The U.S. Equal Employment Opportunity Commission has settled a pair of same-sex harassment lawsuits—hard-fought battles that illustrate the challenges of litigating such cases.
One of the suits, against New Orleans-based Boh Brothers Construction Co., settled for $125,000—almost four times less than a jury originally awarded the victim in 2011. Still, the EEOC claimed it as a victory after the U.S. Court of Appeals for the Fifth Circuit, sitting en banc, in September overruled a three-judge panel that tossed the case.
The other suit, against Roy Farms in eastern Washington, was quietly resolved on Feb. 27 for $85,000. The settlement, which was not announced by the EEOC, came despite original allegations by the agency of misconduct by a supervisor who “constantly barraged male workers with inappropriate comments,” touched them sexually and forced them to watch him urinate.
Same-sex harassment cases have been a growing part of the EEOC’s docket since 1998, when the U.S. Supreme Court in Oncale v. Sundowner Offshore Services ruled unanimously that Title VII of the Civil Rights Act bars the conduct.
In fiscal year 2013, 17.6 percent of the EEOC’s sexual harassment charges were filed by men, down slightly from 2012 but up from previous years. The EEOC does not keep statistics on the sex of the harasser, but has said anecdotal evidence indicates that many also are men.
“Sexual harassment of any sort, regardless of the genders involved, is unlawful,” agency spokeswoman Christine Nazar said via email. “We call on employers to stop the alleged unlawful conduct when they become aware of it, in order to avoid the possibility of litigation by the EEOC.”
Part of the challenge for the EEOC is proving not just that someone acted inappropriately, but that the actions were “based on sex or motivated by sex.” To do so, the EEOC could show, for example, that the behavior was triggered by sexual desire, that the harasser had a general hostility toward a particular gender, or that the harasser treated men and women differently.
In the Boh case, the Fifth Circuit ruled harassment could also occur because the victim didn’t conform to a gender stereotype.
The case began in 2006, when Boh was working on a pair of bridges over Lake Pontchartrain. According to the EEOC, a supervisor taunted and verbally abused Kerry Woods, made sexually explicit gestures and exposed himself to him because he thought Woods was feminine and did not fit the manly stereotype of a “rough iron worker.”
The EEOC sued in U.S. District Court for the Eastern District of Louisiana in 2009 (the same court where the Oncale case originated). In March 2011, a jury found that Boh permitted a hostile work environment and awarded Woods $451,000 in back pay, compensatory and punitive damages. The district court reduced the award to $301,000 because of statutory limits.
Boh appealed to the Fifth Circuit, and in April 2012, a three-judge panel reversed the jury verdict, finding that the evidence did not establish that Woods was harassed “because of sex.”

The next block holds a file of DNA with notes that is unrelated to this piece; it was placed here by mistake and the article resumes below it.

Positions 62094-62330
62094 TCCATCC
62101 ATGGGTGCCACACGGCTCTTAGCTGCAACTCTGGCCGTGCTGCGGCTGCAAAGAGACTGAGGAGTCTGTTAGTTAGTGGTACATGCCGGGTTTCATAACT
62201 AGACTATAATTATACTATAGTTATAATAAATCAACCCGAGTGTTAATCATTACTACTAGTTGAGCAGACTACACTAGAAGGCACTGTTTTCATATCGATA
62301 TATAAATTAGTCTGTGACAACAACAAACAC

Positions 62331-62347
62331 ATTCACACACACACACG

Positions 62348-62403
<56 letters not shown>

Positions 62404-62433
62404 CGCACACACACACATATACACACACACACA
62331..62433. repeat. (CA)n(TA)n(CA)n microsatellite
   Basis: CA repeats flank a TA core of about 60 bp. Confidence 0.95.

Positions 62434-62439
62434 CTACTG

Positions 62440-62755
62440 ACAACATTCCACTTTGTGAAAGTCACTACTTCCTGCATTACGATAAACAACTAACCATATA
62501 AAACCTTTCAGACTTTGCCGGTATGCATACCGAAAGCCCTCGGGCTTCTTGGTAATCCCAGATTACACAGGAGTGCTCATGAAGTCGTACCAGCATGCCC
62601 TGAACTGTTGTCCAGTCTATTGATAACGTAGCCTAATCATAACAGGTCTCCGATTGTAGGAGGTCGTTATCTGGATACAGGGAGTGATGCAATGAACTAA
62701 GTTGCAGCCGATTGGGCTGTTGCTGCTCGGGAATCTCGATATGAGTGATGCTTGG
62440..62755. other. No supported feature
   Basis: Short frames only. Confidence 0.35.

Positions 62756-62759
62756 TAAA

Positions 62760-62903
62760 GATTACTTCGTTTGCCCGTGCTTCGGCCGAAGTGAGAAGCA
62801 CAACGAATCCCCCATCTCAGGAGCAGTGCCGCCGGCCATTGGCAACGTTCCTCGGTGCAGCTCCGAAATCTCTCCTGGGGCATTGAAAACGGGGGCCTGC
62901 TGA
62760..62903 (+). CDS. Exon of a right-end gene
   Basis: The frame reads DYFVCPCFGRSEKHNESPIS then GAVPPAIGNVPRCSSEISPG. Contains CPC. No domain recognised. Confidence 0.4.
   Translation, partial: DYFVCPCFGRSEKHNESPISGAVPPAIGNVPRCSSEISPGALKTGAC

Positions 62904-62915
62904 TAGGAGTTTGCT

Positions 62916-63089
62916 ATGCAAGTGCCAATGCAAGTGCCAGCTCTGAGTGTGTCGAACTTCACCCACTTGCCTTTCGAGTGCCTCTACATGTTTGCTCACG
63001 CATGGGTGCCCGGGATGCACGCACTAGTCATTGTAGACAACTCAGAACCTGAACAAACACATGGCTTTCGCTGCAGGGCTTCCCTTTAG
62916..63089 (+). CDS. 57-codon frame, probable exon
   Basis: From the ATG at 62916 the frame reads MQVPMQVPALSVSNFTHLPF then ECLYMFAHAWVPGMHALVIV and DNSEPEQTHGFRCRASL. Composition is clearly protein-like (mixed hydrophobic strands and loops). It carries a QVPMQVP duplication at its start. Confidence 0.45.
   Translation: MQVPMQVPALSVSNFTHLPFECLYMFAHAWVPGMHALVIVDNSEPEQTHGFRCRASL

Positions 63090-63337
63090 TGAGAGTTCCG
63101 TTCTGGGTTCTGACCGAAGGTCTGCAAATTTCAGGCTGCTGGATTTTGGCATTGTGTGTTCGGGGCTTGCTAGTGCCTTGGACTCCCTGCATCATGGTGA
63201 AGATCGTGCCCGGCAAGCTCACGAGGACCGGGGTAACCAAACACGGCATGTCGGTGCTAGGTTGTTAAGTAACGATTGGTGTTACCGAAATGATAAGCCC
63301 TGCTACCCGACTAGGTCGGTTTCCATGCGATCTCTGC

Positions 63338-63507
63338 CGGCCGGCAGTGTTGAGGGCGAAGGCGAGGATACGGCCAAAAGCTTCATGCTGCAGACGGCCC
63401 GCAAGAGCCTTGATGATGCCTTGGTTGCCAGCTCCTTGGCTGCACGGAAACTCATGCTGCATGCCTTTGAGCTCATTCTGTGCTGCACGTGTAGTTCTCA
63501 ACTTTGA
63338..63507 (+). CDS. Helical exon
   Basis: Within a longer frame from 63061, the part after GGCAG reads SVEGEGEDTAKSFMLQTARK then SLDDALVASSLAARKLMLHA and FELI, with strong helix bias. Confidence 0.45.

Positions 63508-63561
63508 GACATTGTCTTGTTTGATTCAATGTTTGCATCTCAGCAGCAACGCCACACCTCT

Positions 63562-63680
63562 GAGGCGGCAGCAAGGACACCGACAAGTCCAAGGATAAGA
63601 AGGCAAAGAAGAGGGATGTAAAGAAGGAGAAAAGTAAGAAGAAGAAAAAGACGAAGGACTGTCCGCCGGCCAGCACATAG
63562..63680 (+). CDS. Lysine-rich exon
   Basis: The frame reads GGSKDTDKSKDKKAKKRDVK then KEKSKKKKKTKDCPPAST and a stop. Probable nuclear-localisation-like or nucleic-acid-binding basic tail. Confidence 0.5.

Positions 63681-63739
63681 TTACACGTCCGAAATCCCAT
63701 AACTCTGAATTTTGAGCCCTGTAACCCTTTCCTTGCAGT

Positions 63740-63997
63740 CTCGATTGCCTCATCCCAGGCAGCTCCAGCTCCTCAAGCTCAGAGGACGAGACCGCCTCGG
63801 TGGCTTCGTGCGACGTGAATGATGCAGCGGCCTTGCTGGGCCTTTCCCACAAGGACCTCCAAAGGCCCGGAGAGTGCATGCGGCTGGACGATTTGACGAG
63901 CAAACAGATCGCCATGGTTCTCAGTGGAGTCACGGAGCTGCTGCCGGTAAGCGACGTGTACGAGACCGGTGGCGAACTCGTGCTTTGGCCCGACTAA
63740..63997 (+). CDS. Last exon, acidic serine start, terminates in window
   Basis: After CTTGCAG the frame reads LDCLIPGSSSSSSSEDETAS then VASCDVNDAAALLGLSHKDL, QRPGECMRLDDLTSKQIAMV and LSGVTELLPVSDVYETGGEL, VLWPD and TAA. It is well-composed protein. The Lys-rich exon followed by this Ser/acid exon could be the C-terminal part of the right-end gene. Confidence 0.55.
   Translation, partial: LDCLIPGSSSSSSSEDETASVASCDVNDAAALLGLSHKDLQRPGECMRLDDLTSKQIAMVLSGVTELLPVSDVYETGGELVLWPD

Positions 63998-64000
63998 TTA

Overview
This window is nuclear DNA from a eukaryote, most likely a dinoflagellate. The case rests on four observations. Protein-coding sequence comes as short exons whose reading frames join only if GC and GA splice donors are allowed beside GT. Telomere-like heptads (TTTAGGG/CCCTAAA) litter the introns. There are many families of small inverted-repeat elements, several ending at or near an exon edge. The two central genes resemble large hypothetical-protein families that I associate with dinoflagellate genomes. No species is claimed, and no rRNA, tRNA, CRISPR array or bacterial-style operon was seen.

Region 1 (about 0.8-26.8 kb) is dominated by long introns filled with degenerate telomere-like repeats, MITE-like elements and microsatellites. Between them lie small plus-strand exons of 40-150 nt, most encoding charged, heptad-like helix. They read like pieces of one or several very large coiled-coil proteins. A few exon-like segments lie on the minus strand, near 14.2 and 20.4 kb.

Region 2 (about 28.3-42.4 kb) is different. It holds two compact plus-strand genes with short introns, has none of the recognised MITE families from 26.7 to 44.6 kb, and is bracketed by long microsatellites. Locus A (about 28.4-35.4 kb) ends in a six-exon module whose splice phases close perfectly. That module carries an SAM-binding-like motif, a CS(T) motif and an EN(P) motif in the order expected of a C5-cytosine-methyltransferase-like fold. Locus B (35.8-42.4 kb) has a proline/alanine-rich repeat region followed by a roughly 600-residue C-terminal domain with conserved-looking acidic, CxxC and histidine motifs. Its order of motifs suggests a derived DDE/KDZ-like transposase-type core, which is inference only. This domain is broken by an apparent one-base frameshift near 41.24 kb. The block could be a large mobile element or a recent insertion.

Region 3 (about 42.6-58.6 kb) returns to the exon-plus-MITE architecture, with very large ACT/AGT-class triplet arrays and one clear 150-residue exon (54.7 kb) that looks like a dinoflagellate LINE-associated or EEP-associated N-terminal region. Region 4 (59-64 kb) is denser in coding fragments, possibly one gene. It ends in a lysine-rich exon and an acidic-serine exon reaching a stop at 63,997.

In September 2013, the en banc panel ruled in favor of the EEOC, the first time the circuit decided that the gender stereotype theory could be used to prove same-sex harassment. The court of appeals remanded the case to the district court for further proceedings, including setting the proper amount of emotional damages. The court also reversed the award for punitive damages.
“This resolution remains faithful to the jury’s verdict by providing meaningful relief to Mr. Woods and helping to prevent Boh Bros. from discriminating again,” EEOC general counsel David Lopez said in a written statement. “The full Fifth Circuit here reaffirmed the critical part juries play in deciding discrimination cases.”
Boh was represented by Walter Christy of Coats Rose, who said his client agreed to settle because “we want to put it behind us and move on.”
On Feb. 27, the agency entered into a consent decree with Roy Farms, which agreed to pay $85,000—but denied wrongdoing—to settle a same-sex harassment case filed in October 2012.
The EEOC sued on behalf of four workers, alleging a hostile work environment based on sex. In its complaint, the agency said the supervisor threatened to sexually assault male employees if they did not do their jobs properly and touched them sexually.
Roy Farms responded that at least one victim never reported the harassment, so the farm had no opportunity to investigate or eliminate any problems. The farm also said the EEOC also failed to investigate or conciliate in good faith.
A jury trial was set for May 12 when the case settled.
Roy Farms was represented by Brendan Monahan, a partner at Stokes Lawrence. In a statement, the company said it was “pleased to have resolved a lawsuit by the Equal Employment Opportunity Commission on terms that acknowledge Roy Farms’ long-standing commitment to providing a safe and respectful work environment for its employees.”
The company called the payment “modest by EEOC settlement standards and is less than 10% of what the EEOC demanded before filing suit in 2012.”